[Book Review] Volume 41 Issue 4 - 1Skip other details (including permanent urls, DOI, citation information)
This work is licensed under a Creative Commons Attribution-NonCommercial-NoDerivatives 3.0 License. Please contact email@example.com to use this work in a way not covered by the license. :
For more information, read Michigan Publishing's access and usage policy.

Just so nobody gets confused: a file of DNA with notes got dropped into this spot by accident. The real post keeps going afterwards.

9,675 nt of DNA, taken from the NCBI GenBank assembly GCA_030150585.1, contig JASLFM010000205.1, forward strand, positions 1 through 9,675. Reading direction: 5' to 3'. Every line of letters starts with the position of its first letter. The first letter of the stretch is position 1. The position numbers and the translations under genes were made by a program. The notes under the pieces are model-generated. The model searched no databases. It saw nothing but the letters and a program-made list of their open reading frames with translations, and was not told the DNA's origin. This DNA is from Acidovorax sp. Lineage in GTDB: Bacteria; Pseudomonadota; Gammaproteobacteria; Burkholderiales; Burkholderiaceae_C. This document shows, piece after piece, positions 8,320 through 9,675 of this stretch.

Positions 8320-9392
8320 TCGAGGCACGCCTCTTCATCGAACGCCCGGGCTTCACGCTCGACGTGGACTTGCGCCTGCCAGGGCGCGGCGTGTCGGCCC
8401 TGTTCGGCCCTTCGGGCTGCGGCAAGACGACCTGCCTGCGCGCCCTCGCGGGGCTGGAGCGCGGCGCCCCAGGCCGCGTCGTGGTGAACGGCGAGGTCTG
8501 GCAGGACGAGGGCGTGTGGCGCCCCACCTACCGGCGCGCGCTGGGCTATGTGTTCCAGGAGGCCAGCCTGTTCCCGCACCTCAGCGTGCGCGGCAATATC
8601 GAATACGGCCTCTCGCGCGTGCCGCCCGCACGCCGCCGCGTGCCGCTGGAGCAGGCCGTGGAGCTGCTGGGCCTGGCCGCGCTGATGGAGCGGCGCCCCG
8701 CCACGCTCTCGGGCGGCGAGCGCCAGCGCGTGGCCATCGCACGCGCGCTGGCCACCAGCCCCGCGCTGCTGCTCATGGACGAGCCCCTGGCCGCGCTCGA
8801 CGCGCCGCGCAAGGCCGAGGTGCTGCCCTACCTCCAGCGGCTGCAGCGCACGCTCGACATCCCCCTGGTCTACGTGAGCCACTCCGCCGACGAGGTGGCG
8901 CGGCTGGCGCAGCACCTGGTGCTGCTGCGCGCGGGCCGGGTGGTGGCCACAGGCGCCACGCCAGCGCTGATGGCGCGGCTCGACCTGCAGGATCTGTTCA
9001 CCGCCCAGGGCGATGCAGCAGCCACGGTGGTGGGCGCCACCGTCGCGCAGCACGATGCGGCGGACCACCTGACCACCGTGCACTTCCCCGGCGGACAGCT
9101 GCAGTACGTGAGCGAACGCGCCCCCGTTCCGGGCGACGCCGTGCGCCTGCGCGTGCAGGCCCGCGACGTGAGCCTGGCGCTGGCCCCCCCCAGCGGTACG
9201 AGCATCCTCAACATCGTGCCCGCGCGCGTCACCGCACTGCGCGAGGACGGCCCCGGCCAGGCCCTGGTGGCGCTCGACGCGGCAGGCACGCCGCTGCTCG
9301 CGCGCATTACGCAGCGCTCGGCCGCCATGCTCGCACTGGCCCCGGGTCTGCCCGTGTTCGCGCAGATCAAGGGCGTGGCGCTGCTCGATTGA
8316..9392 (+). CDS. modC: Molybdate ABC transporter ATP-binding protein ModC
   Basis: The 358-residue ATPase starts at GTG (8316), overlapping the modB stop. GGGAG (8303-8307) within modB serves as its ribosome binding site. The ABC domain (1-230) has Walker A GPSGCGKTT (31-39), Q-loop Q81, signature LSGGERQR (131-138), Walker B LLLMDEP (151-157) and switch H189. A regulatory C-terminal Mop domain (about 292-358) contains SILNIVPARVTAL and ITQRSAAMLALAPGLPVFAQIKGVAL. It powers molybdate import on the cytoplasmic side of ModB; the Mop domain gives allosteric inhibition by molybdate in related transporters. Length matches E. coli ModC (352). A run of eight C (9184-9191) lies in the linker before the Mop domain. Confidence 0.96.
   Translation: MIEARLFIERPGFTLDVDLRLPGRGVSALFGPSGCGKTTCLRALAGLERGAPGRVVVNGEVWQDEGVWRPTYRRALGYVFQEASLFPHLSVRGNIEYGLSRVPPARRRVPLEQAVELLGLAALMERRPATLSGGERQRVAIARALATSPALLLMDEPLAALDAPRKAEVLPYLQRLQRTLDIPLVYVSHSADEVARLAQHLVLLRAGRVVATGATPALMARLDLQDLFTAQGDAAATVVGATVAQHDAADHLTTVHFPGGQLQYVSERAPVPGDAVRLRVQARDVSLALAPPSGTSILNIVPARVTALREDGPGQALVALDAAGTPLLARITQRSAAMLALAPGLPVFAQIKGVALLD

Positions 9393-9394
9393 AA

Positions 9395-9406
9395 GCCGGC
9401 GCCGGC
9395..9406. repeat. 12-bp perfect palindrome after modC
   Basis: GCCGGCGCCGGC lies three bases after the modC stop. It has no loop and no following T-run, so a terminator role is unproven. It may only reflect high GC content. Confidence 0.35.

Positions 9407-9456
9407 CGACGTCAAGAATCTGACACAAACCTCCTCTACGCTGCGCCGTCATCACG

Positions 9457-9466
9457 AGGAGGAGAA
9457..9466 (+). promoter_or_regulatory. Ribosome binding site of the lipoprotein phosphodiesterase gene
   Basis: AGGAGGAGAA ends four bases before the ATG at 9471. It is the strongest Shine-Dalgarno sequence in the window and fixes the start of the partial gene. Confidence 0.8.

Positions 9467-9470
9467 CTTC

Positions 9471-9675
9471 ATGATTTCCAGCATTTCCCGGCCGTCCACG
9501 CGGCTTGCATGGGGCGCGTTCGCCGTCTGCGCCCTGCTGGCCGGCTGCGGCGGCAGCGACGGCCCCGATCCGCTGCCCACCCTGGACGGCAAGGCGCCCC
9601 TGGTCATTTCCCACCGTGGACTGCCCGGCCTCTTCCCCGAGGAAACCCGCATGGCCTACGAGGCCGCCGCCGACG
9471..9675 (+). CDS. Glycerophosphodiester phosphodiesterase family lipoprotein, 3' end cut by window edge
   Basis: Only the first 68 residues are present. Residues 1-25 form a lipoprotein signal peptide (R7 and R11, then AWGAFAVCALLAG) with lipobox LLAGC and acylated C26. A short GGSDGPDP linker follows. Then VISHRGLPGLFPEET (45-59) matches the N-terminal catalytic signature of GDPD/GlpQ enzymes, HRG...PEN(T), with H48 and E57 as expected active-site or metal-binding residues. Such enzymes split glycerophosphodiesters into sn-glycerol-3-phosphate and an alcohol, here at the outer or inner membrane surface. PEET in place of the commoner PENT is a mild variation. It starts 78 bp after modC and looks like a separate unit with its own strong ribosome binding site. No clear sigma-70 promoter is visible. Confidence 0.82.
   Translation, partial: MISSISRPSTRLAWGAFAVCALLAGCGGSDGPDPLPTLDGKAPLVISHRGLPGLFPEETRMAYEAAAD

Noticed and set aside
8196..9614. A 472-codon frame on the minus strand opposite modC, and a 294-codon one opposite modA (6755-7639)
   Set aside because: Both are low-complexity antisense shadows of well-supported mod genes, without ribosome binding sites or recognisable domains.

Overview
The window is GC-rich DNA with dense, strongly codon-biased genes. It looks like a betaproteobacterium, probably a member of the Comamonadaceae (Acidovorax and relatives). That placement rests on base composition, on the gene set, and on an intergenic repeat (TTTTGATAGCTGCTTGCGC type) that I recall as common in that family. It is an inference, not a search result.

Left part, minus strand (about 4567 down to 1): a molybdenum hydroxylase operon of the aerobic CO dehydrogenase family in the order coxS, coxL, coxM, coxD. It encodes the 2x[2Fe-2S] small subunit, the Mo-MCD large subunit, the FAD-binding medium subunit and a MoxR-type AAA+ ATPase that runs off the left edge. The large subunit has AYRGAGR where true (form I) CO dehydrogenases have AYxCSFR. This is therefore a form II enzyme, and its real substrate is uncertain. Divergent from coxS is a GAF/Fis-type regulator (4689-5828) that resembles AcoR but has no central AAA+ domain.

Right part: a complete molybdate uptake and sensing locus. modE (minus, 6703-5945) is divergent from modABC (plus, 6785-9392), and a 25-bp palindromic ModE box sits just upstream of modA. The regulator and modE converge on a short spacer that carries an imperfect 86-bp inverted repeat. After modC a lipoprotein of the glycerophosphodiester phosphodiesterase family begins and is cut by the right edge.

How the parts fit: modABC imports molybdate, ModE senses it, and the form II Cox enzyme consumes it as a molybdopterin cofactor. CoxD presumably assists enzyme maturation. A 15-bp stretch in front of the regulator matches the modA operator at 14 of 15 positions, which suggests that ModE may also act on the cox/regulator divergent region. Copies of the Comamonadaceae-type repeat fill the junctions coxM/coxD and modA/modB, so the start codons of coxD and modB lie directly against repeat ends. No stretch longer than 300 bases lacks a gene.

Page 146 ï~~146 THE MICHIGAN BOTANIST Vol. 41 On the New York stage, there are routinely revivals of much-loved plays and musicals. What follows below is a kind of revival; just as theater-goers have rediscovered the delights of "Oklahoma!," the writer has re-discovered the fine biography of Charles Deam, 1865-1953. The book was most favorably reviewed by the late Howard Crum in The Michigan Botanist, 29(3): 87-88, the issue for May, 1990. Here is a fresh look. The publisher keeps the book in print, though only in hardcover, and what is currently available is apparently a later printing, not a new edition, dated July, 1994. The original paperback is widely available on the used-book market. REVIEW PLAIN OL' CHARLIE DEAM, PIONEER HOOSIER BOTANIST. Robert C. Kriebel. Purdue University Press, West Lafayette, IN., July 1994. $29.95, hardcover, at amazon.com. 183 pages. Charlie Deam was, as described in the preface, an intense, irascible, opinionated, hilarious Hoosier original. The description is well supported by the biographical story that follows. Charles Clemon Dean was born in the closing days of the Civil War in Wells County, Indiana; that's near Bluffton. His upbringing was typical of the traditional country kid of the time which included hard farm work, fishing, a little church-going, and an occasional day off for squirrel hunting. He also loved books and had an insatiable desire for knowledge. When he was 16, he survived a bout of typhoid fever but his mother did not and shortly after he acquired a step-mother who made it easy for him to leave home as soon as he was out of high school. He taught in a rural school for a bit and then went to Depauw University until he ran out of money two years later. As he said, "I ran out of money, so I quit. Then, too, it took too much time. I already knew more than they could teach me." Fate stepped in and he began a job in a Bluffton drug store, learning the business as he tended the ice cream fountain. Over time and with hard work, which was a trait of Charlie's no matter what he was doing, he finally acquired his own drugstore and thereby a means of support which allowed him, in 1893, to marry Stella. When hard-working Charlie was advised by his doctor to "take life a little easier," he and Stella would take woodland walks where they gathered wildflowers and interesting medicinal plants. Well, that did it. Typically, Charlie couldn't just admire the plants and flowers but had to know everything about them. He learned to identify them, spell and pronounce their scientific names, map their ranges, learn about their anatomy and physiology, etc. Thus began his botanical education and his collection of Indiana plants. Over the years, Charlie added to his herbarium every year, often in the thousands of specimens. For example, in 1922, between May and October he added 2,865 specimens which brought the grand total in his herbarium that year to 38,173. And this was still early in his collecting years. That number would exceed 73,300 by the time he departed for those ever-blooming fields in May, 1953 at the age of 88, just a month after Stella. With his knowledge of plants he wrote a number of papers about them, which were presented at the Indiana Academy of Science, and several books, the first of which was "The Trees of Indiana" first published in 1912 as a 300+ page Bulletin of the State Board of Forestry. He was State forester at the time, splitting his time between an office in Indianapolis and his two drugstores in Bluffton. The book was written in his "spare time" using the knowledge he had gained in collecting the thousands of tree specimens in his field work. The Flora of Indiana is his monumental work. A 1200 page volume, it consists of descriptions of more than 2000 species which he verified by consulting more than 84,000 herbarium specimens from 170 collectors, in addition to his own. It came to be viewed as a landmark in the botanical literature of middle America. It still is. It was reprinted in 1984, but now is no longer routinely available. Charlie Deam was a botanist's botanist. He exemplified the attitudes and goals which so many of us appreciate. His story is a joy to read. -Donna Schumann Kalamazoo, MI 616. 349. 2900